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Ontology Quality Assurance

Last modified by Linda van den Brink on 2014/10/02 11:16



The development process of the CB-NL ontology is guided by requirements, modeling principles and rules, design patterns, software tooling and human interaction

CB-NL requirements come first. They determine the CB-NL capabilities: for what automated task can you use CB-NL? The requirements are documented on this page. Modeling Principles are next. They describe how CB-NL is developed. The modeling principles are described here. Design patterns help modelers to decide which OWL code represents which natural language statement. Software tools support the ontology development and QA process. And in the end a human always needs to test and verify if this all leads to the required endproduct. In this sense the development of CB-NL can be compared to any software development life cycle. There are however particular differences between developing an ontology such as CB-NL and developing any other kind of software. This page describes just that difference. It describes the way CB-NL has implemented the QA process.

The CB-NL ontology QA Process

The CB-NL is a software representation (in the form of a file) of statements and axioms that record the meaning of concepts used in the construction sector. For QA, both the representation and the meaning of the concepts need to be correct. The representation of the concepts is checked via a syntax check. Correct syntax refers to proper use of the W3C RDF, SKOS and OWL2 standards.This is an automated task. The meaning of the concepts is verified via a semantic check. This can be done automatically. Correct semantics means that the ontology is consistent (the ontology axioms do not contain contradictions). Correct semantics also means that concepts are coded as intended. This can be checked automatically when certain rules are implemented (such as design patterns) but they must always be verified via human intervention. 

The quality of the CB-NL content is guaranteed by following these processes and principles:

  1. The concepts are modelled according to the Modeling guide
  2. For the coding of the concepts ontology editors are used to ensure use of proper syntax. When issues arise online RDF and OWL validators are used.
  3. Only modeling constructions that are described in Design Patterns are used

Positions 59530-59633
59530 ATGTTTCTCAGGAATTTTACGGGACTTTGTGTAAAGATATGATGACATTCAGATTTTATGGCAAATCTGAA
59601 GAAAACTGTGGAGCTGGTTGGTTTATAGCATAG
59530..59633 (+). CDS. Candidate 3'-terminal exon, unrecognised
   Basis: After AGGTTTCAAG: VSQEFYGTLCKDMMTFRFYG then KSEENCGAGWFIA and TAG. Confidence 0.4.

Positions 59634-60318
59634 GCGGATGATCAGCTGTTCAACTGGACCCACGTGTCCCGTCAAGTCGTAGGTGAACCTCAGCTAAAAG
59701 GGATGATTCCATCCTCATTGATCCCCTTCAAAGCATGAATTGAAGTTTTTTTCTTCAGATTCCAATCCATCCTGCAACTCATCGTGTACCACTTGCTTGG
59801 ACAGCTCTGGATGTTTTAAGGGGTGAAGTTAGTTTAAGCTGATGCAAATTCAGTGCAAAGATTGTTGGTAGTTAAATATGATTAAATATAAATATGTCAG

4. Every ontology release is checked for consistent semantics in an automated process
    1. the ontology is verified with a reasoner
    2. reverse engineering of design patterns
  5. Human eyes have checked the correct meaning of every concept

Every release of CB-NL is accompanied by a report with the outcome of the QA test that were executed. An example of such a report can be found here.

Tools used in the CB-NL QA process

The QA process is supported by a number of free tools that are available for download on the web.

Tools for syntax validation

The tools that the CB-NL project uses to verify the correct use of syntax are:

Ontology editor

Ontology editors display and log syntax errors via the user interface. CB-NL is validated with Topbraid Composer (use this link to free version) and Protege (version 4) .

Topbraid composer displays a syntax error like this:


And Protege like this:


RDF validator

purpose: check if code is valid RDF

source:http://www.w3.org/RDF/Validator/   (works only for RDF/XML)

OWL validator

purpose: check if code is valid OWL and determine which OWL dialect is used


Tools for validation of semantics


A reasoner or inference engine can check whether an ontology is logically consistent. It can also infer logical entailments.

The command line reasoner Pellet is used to verify the semantic quality of CB-NL.  Pellet supports multiple reasoning tasks. For optimal semantic quality checking they must be executed in a particular order:

  • pellet consistency (if not consistent - use pellet explain and fix issues first),
  • pellet classify,
  • pellet unsat.
Created by Lieke Verhelst on 2014/09/18 09:33

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